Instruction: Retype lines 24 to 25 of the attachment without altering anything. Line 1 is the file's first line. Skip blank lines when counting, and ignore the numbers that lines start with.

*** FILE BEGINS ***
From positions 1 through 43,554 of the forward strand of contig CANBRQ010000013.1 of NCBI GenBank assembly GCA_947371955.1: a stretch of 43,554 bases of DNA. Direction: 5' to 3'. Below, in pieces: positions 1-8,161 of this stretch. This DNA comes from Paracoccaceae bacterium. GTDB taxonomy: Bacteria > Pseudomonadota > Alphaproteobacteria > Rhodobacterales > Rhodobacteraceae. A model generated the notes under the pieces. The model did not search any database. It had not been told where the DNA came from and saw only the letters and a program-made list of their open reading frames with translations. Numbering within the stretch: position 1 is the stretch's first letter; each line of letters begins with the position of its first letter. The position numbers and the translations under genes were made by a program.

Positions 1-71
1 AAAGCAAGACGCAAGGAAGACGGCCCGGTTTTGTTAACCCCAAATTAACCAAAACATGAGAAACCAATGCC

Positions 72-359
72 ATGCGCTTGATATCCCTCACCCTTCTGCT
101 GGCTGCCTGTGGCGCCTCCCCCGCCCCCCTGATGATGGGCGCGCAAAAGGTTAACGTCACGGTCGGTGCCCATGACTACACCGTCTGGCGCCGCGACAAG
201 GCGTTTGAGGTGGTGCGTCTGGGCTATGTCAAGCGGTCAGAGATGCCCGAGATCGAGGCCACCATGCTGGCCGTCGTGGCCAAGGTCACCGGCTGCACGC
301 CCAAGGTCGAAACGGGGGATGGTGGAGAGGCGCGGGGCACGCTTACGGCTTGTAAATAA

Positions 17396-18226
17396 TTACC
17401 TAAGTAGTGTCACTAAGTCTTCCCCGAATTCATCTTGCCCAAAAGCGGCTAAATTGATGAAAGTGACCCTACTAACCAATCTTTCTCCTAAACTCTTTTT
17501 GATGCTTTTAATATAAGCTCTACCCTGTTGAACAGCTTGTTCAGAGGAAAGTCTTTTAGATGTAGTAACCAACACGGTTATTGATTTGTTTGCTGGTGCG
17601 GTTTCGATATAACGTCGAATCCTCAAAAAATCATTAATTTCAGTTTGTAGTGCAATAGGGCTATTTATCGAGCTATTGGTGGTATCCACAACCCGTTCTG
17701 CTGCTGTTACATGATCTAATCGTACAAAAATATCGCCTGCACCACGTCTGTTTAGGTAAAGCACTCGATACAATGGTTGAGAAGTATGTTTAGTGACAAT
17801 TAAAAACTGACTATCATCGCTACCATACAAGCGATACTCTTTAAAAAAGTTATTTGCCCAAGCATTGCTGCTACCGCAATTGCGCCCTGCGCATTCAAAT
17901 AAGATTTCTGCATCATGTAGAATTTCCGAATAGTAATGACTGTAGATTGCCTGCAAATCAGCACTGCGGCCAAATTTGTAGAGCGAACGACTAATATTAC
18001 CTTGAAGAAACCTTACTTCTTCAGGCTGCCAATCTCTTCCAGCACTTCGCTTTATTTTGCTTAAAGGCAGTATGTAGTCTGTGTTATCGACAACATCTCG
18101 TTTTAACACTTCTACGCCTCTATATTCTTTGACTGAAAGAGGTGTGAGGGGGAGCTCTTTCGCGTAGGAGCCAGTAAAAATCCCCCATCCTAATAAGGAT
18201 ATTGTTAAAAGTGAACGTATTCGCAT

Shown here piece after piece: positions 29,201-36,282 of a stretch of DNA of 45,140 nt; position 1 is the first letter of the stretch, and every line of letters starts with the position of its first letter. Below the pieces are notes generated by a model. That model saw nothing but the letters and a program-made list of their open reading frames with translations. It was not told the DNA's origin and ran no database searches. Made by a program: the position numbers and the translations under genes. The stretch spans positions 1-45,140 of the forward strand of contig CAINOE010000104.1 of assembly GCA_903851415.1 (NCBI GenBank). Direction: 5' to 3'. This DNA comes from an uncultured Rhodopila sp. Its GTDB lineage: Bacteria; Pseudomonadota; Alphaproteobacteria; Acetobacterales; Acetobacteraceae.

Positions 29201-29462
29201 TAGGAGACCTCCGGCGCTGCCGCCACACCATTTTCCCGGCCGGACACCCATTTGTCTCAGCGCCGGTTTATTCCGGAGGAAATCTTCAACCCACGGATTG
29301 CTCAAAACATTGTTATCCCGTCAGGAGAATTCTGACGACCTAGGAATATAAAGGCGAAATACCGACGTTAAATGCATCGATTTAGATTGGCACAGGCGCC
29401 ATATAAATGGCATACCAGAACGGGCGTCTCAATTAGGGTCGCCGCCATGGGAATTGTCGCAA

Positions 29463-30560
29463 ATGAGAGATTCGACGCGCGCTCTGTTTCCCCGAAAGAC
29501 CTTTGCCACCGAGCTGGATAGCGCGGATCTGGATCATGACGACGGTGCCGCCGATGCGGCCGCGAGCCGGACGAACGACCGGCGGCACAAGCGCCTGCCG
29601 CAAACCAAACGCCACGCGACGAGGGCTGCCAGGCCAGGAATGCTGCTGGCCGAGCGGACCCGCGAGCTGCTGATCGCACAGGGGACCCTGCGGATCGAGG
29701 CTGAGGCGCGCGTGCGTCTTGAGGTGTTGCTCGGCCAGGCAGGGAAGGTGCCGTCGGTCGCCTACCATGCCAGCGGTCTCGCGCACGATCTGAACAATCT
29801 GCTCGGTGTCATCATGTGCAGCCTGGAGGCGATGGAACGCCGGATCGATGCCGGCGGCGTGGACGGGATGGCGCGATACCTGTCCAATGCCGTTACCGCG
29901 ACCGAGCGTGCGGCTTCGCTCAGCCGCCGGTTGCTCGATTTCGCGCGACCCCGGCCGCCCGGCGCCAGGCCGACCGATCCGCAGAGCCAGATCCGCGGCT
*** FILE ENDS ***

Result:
29401 ATATAAATGGCATACCAGAACGGGCGTCTCAATTAGGGTCGCCGCCATGGGAATTGTCGCAA

Positions 29463-30560